Grand Canyon Paddlers Return to a World Changed by Coronavirus

Over the past week or so, I’ve shared a couple of stories about adventurers and explorers who went off the grid for awhile, only to return to a world that had dramatically changed thanks to the coronavirus. Last week for instance, I shared National Geographic photographer Pete McBride’s story of being on South Georgia Island in the Southern Ocean when lockdowns and border closures began to ramp up. Yesterday, I also wrote a post about a pair of climate researchers who have been living in a remote cabin in the Arctic for nine months and now aren’t sure when they’ll return. Now, we have a similar article that comes our way from The New York Times which shares a similar theme, only this time it is a group of paddlers returning from the Grand Canyon only to discover that a pandemic has broken out in their absence.

Back on February 17, a group of paddlers hit the waters of the Colorado River in the Grand Canyon to start an epic journey. Rafting the entire canyon takes approximately 25 days to complete under this guides adventure, which was led by experienced river guide Zach Edler. When they began the journey, the coronavirus had already left a major mark on China, but had only spread to a few other countries. It was barely on the radar for most Americans at that point, and the group of travelers didn’t think much of it as the embarked on what promised to be an adventure of a lifetime. While in the canyon however, they had no cell service, Internet access, or much news from the outside world. So while they were away, lockdowns started to occur, the virus began to spread rapidly, and situation went from being no big deal to a serious threat to the health of millions.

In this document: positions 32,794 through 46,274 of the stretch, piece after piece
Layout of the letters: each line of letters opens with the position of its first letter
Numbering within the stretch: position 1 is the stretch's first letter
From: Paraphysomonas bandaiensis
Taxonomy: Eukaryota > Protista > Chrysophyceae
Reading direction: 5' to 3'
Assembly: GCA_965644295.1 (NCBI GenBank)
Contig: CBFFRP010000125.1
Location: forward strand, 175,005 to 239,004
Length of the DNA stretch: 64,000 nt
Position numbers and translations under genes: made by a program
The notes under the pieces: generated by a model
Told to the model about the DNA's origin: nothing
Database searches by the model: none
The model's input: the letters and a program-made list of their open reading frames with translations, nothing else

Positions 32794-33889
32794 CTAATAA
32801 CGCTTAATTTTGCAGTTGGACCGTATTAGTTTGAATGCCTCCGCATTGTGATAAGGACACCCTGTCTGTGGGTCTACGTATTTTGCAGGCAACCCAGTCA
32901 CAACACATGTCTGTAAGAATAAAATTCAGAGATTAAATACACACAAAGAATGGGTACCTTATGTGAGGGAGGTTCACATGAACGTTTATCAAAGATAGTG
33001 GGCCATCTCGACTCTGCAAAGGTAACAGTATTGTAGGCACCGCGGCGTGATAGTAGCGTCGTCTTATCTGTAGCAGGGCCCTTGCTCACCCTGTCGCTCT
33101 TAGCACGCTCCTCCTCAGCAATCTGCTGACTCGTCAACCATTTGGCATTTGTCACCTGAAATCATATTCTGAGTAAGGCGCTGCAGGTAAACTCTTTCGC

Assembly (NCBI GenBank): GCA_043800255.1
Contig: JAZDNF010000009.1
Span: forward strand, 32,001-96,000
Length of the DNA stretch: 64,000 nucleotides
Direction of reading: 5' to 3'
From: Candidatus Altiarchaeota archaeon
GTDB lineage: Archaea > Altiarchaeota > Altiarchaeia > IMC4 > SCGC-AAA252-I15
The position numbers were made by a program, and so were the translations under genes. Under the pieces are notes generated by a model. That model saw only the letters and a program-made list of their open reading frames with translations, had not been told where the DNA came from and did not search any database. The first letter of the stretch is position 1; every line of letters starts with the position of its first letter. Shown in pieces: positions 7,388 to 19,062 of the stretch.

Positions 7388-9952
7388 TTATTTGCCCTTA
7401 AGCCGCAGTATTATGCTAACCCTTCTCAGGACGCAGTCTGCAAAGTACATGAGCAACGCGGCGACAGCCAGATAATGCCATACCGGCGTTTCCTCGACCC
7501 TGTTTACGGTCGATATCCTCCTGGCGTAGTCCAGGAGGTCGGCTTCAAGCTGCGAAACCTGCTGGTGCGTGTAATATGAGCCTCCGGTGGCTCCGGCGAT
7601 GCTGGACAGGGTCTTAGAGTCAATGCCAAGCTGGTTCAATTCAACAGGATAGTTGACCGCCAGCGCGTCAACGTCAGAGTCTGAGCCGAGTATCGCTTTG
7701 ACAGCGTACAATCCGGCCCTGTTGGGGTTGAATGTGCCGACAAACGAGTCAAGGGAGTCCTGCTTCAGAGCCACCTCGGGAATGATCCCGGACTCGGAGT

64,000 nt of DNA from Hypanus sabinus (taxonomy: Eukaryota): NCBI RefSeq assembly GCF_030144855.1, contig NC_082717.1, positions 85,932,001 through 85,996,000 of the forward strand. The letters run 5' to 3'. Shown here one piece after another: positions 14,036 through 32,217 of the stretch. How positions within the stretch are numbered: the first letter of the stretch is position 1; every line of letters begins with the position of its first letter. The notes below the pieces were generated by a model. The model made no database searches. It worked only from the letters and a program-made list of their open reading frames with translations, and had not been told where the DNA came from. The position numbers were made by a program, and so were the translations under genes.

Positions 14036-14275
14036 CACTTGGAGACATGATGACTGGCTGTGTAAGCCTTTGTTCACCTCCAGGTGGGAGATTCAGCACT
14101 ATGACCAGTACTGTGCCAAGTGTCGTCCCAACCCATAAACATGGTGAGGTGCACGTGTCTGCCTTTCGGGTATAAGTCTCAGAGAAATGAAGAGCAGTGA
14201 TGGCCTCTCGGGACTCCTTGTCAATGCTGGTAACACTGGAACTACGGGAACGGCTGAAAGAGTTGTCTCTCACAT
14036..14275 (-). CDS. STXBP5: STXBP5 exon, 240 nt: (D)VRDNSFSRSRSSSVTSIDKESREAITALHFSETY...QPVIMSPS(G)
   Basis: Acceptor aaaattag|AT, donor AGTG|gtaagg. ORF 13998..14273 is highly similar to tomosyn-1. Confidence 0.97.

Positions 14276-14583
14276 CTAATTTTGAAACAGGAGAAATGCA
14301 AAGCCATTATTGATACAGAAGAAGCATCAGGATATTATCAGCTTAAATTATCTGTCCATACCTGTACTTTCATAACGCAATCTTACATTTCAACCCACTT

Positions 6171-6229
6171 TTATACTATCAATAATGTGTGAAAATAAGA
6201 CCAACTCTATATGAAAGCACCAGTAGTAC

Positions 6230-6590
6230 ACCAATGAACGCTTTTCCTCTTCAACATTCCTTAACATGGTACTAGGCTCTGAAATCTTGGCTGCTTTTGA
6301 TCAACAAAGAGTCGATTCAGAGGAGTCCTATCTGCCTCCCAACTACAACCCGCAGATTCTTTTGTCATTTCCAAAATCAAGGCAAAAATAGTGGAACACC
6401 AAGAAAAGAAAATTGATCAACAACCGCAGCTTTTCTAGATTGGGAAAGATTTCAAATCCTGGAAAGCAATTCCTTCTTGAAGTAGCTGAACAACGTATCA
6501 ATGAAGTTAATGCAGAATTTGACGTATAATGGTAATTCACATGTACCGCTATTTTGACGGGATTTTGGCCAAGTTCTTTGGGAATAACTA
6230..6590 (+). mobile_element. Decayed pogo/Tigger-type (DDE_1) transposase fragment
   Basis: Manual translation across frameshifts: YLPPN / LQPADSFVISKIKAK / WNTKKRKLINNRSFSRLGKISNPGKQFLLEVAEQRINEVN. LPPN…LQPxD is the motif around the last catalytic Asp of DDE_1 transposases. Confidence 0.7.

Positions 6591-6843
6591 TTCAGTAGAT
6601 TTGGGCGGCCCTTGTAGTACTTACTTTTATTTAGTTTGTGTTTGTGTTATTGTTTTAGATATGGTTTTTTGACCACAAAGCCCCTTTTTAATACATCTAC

The paddlers completed their journey back on March 14, which seems like a lifetime ago now. As they packed up their gear, finished the expedition, and started to make their return to the world, they soon found out that things had changed dramatically in their absence. As they were met by another experienced river guide, the tale of what had happened began unfold, and the Grand Canyon paddlers weren’t sure what to believe. It all sounded like something out of a movie, with the world collapsing while they were away. That wasn’t far from the truth.

The entire article is a fascinating read and it brings a different perspective to the story that has dominated the news for the past several weeks. It seems hard enough for us who have gone through it to understand exactly how things have evolved. To have missed a large portion of it and then return midstream seems even more challenging. To get the whole story, you can read the NYT article here.

Kraig Becker